Friday, February 22, 2008

“The character of man is known from his conversations.”

“The character of man is known from his conversations.”

Menander (342 BC – 292 BC)

On Tuesday last, my Law, Literature & Film class met for dim sum for lunch, as a follow up to reading the book, Donald Duk. The lunch itself was not novel, as Marlo and I do dim sum on Christmas as a tradition. The best part about the lunch was the conversation. There were nearly 30 of us seated around two gigantic round tables (the kind only found in Chinese restaurants with a large lazy Susan in the middle for passing dishes). In my opinion, this structural set-up is the most conducive for good conversation – much better than the classic American rectangular table.

In a recent blog post, I included a link to an interesting essay, “The Dumbing of America,” which if you did not click on the link to read the essay before, you should now. One of the facts cited therein is that,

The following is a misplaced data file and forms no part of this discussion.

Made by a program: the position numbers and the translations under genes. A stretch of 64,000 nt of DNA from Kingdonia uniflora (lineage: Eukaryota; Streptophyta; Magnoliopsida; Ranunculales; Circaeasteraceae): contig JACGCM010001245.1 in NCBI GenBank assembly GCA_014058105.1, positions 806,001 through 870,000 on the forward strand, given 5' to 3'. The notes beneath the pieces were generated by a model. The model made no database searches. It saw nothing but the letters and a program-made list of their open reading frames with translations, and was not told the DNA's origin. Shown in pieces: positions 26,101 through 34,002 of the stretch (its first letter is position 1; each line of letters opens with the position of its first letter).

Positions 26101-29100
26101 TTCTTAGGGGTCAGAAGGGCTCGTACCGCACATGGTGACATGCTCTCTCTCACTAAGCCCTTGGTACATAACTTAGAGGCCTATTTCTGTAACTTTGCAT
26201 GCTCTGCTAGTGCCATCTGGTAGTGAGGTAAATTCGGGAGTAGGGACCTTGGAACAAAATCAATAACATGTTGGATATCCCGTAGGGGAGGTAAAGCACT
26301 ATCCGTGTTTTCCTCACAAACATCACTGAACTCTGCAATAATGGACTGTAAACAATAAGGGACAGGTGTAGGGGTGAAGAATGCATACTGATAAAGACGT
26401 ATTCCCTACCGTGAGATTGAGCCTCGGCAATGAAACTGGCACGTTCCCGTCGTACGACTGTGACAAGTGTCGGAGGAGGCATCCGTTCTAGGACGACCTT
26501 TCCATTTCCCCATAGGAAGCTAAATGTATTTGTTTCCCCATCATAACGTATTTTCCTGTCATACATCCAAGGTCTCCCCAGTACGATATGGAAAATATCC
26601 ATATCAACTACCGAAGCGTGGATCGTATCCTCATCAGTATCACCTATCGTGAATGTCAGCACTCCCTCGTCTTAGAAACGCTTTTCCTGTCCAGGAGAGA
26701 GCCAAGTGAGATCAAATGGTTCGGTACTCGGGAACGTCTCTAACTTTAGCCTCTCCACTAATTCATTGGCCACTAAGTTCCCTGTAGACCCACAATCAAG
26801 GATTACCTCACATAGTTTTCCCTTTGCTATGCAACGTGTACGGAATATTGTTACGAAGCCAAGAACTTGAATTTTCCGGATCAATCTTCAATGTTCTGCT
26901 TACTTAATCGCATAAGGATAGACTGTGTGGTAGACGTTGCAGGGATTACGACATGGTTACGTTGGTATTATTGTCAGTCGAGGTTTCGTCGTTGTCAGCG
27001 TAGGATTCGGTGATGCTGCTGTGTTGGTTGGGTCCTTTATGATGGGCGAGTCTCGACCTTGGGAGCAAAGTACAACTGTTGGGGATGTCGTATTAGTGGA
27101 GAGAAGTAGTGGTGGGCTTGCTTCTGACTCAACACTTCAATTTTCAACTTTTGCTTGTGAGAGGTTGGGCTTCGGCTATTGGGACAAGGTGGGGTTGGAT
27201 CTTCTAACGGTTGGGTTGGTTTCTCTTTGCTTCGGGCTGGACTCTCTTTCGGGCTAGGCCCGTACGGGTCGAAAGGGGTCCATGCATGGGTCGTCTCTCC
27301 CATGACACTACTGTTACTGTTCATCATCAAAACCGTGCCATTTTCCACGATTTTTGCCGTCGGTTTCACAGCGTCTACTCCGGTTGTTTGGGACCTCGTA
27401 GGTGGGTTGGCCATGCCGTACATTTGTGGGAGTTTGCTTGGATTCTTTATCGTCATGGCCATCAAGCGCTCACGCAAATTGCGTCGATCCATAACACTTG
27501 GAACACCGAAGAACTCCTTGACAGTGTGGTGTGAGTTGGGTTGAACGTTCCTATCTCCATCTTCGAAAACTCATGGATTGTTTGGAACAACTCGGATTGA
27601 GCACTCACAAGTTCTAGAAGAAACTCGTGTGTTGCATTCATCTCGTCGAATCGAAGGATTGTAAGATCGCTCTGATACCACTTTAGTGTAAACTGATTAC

Reading has declined not only among the poorly educated, according to a report last year by the National Endowment for the Arts. In 1982, 82 percent of college graduates read novels or poems for pleasure; two decades later, only 67 percent did. And more than 40 percent of Americans under 44 did not read a single book -- fiction or nonfiction -- over the course of a year. The proportion of 17-year-olds who read nothing (unless required to do so for school) more than doubled between 1984 and 2004.

My experience with my classmates was exactly the opposite of what one would expect after reading those statistics. We had what I would consider some of the best conversation about books and film that I have experienced in a long while. As I have confessed in prior blog posts, my taste in movies and books tends to be a bit obscure. However, even though most of my classmates are younger than I am, I knew enough of the books and movies that were being discussed to participate. They are an intelligent and well-versed crowd and I had the rare experience of feeling as if I belong here. These are my people.

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